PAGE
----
Dec
22
2014

Redemption Tales –– The Long March Back Up Into The Sun

Readers have the advantage of being able to live a thousand lives through the proxies of our protagonists. Their choices serve as mirrors to our own, reflecting our fears of failure and damnation, but also our hope for redemption and a better future. Good fiction is based on struggle and empathy, and I believe that it is the realization of our own flaws that accounts for the popularity of the redemption archetype. After all, if there is a chance for a better future for a character that has gone so much further down the dark path, there must be hope for the reader as well.

Most villains never intended to divest themselves of their morals and join the evil league of evil full time. Instead, it is the little choices and justifications that not only define our past, but also our personality and future. Though many books I have read share this theme, it was my first meeting of Weight Watchers that brought the lesson home. I have been overweight for most of my life. Like many, I have struggled with a number of different diets, exercise routines, and other tricks to bring my weight under control. It wasn’t until I attended that meeting that I realized what my problem really was. You see, no one gets fat overnight. Instead, our choices build up, changing how we think and perceive the world. Once the bad habits and destructive thought patterns are cemented, they are hard to recognize, let alone break. One day you look back and wonder how it all happened. My fight against obesity has been my personal redemption story and has taught me several important aspects that I have carried into my writing.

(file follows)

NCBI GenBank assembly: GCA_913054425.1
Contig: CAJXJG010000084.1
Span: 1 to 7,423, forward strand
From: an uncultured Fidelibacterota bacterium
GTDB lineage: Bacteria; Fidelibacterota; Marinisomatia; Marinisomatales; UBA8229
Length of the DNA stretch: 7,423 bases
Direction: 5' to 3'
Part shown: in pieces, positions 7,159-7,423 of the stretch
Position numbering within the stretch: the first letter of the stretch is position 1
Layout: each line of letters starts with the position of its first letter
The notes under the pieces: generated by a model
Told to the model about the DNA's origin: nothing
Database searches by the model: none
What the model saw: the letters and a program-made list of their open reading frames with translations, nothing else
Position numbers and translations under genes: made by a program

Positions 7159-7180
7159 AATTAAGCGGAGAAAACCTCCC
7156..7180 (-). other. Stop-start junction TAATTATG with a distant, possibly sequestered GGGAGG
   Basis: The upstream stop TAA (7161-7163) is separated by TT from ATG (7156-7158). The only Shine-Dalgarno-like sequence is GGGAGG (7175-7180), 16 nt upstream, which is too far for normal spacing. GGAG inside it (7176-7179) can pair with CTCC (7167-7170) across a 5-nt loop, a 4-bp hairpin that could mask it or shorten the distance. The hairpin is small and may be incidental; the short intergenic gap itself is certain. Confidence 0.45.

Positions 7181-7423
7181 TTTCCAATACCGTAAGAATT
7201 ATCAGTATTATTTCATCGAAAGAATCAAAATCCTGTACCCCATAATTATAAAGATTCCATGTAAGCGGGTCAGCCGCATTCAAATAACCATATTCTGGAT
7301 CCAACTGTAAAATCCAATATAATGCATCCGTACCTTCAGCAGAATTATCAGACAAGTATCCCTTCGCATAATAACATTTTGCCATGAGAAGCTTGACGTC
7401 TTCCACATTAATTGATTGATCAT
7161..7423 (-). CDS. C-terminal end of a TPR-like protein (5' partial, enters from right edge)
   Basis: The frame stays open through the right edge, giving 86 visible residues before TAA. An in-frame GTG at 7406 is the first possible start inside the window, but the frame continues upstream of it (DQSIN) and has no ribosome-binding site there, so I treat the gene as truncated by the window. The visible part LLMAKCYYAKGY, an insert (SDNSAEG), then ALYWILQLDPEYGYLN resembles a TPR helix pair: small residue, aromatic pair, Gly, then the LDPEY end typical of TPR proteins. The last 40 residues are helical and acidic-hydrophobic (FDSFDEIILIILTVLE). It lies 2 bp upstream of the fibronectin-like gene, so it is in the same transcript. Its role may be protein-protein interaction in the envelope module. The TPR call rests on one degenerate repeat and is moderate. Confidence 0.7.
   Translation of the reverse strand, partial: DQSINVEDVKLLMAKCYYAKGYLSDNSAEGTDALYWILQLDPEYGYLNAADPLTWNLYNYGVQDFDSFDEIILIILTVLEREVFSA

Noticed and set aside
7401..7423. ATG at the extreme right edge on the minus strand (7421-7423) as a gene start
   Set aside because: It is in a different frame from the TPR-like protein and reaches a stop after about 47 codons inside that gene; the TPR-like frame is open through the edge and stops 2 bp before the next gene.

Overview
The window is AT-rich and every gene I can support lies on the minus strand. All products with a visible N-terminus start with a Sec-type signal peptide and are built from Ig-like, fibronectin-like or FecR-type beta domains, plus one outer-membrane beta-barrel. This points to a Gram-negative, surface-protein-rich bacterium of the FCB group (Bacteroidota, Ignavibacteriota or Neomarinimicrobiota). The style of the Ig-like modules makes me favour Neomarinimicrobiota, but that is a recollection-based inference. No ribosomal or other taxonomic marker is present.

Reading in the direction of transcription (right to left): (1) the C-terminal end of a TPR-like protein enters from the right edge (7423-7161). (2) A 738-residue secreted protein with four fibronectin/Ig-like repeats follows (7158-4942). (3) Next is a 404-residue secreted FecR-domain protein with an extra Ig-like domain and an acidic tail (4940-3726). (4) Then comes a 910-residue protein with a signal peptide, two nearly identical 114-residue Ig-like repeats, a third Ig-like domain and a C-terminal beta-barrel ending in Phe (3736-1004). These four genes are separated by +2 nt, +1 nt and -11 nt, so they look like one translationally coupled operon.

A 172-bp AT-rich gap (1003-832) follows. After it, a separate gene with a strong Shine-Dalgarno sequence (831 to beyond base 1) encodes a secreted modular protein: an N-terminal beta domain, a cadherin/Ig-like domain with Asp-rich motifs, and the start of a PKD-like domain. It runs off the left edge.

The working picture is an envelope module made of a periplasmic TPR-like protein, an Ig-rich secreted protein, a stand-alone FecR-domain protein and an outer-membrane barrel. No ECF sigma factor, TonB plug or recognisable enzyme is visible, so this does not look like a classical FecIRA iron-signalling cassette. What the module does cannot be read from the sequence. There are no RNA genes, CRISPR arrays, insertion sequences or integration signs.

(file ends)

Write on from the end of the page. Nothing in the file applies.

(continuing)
Though fiction often simplifies and exaggerates the redemption archetype for the sake of the story, redemption stories need be neither big, nor flashy. It is rare for a single pivotal moment to decide the difference between redemption and damnation. Instead, real redemption is about making the right choices in the moments that count and struggling every day to break habits. However, the pivotal moment of choice is often essential in a character story to provide the climatic levels of story tension and symbolism the reader needs to achieve their emotional payoff. The difference in how to approach the issue largely depends on what kind of story is being told.

Redemption stories have a big emotional payoff because a reader’s empathy for the character makes us see the good in them, especially when they can’t see it in themselves. Humans are flawed. We make destructive choices and struggle with the consequences. We hope that someone will see the good in us even when our light seems to fade. In the end, redemption is about admitting your flaws, being cognizant of your weaknesses and struggling against what is easy, comfortable and habitual. Redemption is a process, not an end point, and redemption stories give us the hope we need to climb to our own patch of sunshine.

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